TECHNICAL FIELD

The present description relates to deblocking filtering for reducing blocking artifacts at block boundaries.

BACKGROUND

Deblocking filters are used in the video coding standards in order to combat blocking artifacts. The blocking artifacts arise because the original video is split into blocks which are processed relatively independently. The blocking artifacts can, for instance, arise due to different intra predictions of the blocks, quantization effects and motion compensation. Two particular variants of deblocking are described below.

H.264 Deblocking

In state of the art video coding, such as H.264, there is a deblocking filter, also denoted loop filter, after prediction and residual reconstruction, but before storage of the reconstruction for later reference when encoding or decoding the subsequent frames. The deblocking filtering consists of several steps such as filter decisions, filtering operations, a clipping function and changes of pixel values. The decision to filter the border or not is made based on evaluation of several conditions. Filter decisions depend on macroblock (MB) type, motion vector (MV) difference between neighboring blocks, whether neighboring blocks have coded residuals and on the local structure of the current and/or neighboring blocks.

Then the amount of filtering for a pixel depends, among others, on the position of that pixel relative to the block border or boundary and on the quantization parameter (QP) value used for residual coding.

The filter decision is based on comparing three pixel differences with three thresholds. The thresholds are adapted to the quantization parameter (QP). For instance, assume a vertical block boundary of a b c d|e f g h where a, b c and d denote the pixel values of the pixels of a row of pixels in the current block with e, f, g and h denoting the corresponding pixel values of the pixels of a corresponding row of pixels in the neighboring block. If the following conditions are fulfilled the filter decision is positive, e.g. abs(d-e)<thr1, abs(c-d)<thr2, and abs(e-f)<thr2, where thr1 and thr2 are adapted based on QP.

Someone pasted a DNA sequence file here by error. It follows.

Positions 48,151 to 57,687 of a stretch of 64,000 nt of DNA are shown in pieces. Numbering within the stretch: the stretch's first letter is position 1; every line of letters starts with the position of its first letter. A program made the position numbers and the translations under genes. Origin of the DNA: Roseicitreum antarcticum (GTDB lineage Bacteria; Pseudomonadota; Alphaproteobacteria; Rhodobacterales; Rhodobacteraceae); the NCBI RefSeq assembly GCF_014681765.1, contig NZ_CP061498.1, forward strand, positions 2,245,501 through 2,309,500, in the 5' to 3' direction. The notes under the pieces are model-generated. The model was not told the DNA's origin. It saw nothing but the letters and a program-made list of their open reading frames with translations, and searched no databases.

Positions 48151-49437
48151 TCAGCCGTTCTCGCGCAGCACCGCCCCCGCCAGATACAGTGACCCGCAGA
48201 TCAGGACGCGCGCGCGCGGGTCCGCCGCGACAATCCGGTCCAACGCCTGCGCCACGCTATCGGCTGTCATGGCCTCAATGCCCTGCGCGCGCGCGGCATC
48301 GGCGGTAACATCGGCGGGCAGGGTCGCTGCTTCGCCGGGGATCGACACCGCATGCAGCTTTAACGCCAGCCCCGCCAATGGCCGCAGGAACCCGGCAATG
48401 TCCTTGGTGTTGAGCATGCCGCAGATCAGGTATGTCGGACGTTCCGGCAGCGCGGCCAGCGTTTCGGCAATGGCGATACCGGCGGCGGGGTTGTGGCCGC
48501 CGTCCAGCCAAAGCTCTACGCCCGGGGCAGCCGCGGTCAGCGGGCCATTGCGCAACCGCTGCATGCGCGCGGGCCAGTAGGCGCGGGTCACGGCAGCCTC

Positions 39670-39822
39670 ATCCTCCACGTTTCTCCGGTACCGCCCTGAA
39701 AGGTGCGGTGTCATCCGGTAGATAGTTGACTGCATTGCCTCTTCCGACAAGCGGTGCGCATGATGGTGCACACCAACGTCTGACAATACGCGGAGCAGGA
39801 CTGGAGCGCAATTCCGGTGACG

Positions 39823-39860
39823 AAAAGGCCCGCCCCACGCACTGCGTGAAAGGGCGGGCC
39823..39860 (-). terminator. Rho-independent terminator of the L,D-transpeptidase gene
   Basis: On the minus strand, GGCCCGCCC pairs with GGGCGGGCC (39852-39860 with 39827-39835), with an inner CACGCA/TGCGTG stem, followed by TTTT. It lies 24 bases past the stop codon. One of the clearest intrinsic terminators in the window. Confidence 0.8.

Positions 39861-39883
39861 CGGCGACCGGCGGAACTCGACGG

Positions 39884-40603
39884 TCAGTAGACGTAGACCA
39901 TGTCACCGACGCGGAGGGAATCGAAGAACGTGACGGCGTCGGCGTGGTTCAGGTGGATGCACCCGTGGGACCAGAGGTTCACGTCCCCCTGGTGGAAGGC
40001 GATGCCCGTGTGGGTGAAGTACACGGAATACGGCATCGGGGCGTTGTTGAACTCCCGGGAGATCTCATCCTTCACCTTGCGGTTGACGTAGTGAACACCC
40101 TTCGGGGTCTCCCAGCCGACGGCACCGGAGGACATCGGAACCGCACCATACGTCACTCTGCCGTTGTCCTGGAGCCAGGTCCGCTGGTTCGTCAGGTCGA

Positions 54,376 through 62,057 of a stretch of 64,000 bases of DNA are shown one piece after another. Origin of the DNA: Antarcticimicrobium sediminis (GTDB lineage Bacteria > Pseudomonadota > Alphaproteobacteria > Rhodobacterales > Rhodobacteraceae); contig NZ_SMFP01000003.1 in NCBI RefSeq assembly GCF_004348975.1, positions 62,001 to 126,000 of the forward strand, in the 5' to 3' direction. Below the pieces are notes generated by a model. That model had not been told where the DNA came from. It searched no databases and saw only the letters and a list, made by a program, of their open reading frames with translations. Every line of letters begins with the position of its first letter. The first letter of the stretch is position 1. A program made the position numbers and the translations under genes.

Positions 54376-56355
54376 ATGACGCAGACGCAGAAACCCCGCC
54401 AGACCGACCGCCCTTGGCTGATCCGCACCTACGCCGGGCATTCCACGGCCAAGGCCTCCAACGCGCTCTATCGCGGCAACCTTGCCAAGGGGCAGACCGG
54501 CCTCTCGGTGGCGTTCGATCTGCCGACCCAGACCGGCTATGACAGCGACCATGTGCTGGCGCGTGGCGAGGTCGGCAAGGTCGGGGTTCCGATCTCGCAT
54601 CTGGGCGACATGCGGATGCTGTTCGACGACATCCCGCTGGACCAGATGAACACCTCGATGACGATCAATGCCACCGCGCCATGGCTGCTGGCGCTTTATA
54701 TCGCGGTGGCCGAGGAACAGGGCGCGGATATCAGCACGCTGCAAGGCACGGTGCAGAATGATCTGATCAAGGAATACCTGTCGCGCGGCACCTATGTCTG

There are two filtering modes in H.264. In the first filtering mode, referred to as normal filtering, filtering can be described with a delta value with which filtering changes the current value with. The filtering for the pixels closest to the block boundary is d′=d+ delta and e′=e−delta, where delta has been clipped off to a threshold ±thr3 to a value that is constrained by the QP. More filtering is thereby allowed for high QP than for low QP. Clipping can be described as delta clipped=max(-thr3, min(thr3, delta)), where thr3 is controlling the filter strength. A larger value of thr3 means that the filtering is stronger which means that a stronger low-pass filtering effect will happen.

The filter strength can be increased if any of the following two conditions also holds, e.g. abs(b-d)<thr2 and abs(e-g)<thr2. The filter strength is adapted by clipping the delta less, e.g. allow for more variation.

The second filtering mode, referred to as strong filtering, is applied for intra macroblock boundaries only, when the following condition is fulfilled abs(d-e)<thr1/4.

For more information of deblocking filtering in H.264 reference is made to List et al., Adaptive Deblocking Filter, IEEE Transactions on Circuits and Systems for Video Technology, vol. 13, no. 7, July 2003.

Deblocking in HEVC Draft

In the draft HEVC (High Efficiency Video Coding) specification “Test Model under Consideration”, ITU-T SG16 WP3 document, JCTVC-B205, Chapter 6.5 In-loop filter process, the deblocking filter works differently from H.264. The filtering is performed if at least one of the blocks on the side of the boundary is intra, or has non-zero coefficients, or the difference between the motion vector components of the blocks is greater or equal to one integer pixel. For example, when filtering the border between the blocks with a vertical block boundary of

    • p3ip2ip1ip0i|q0iq1iq2iq3i
      with pji denoting the pixel value of pixel number/of row number i in the current block and qji denoting the pixel value of pixel number/of row number i in the neighboring block, i=0 . . . 7, j=0 . . . 3, then the following condition should also be satisfied:


d=|p22−2×p12+p02|+|q22−2×q12+q02|+|p25−2×p15+p05|+|q25−2×q15+q05|<β

where β depends on QP. In the above mentioned HEVC specification, there is a table of β, where β increases with QP.

If the conditions are fulfilled and filtering is done between the current block and the neighboring block, one of two types of filtering is performed, referred to as weak and strong filtering, respectively. The choice between the strong and the weak filtering is done separately for each line depending on the following conditions. For each line i=0 . . . 7, the strong filtering is performed if all the following conditions are true, otherwise, weak filtering is performed: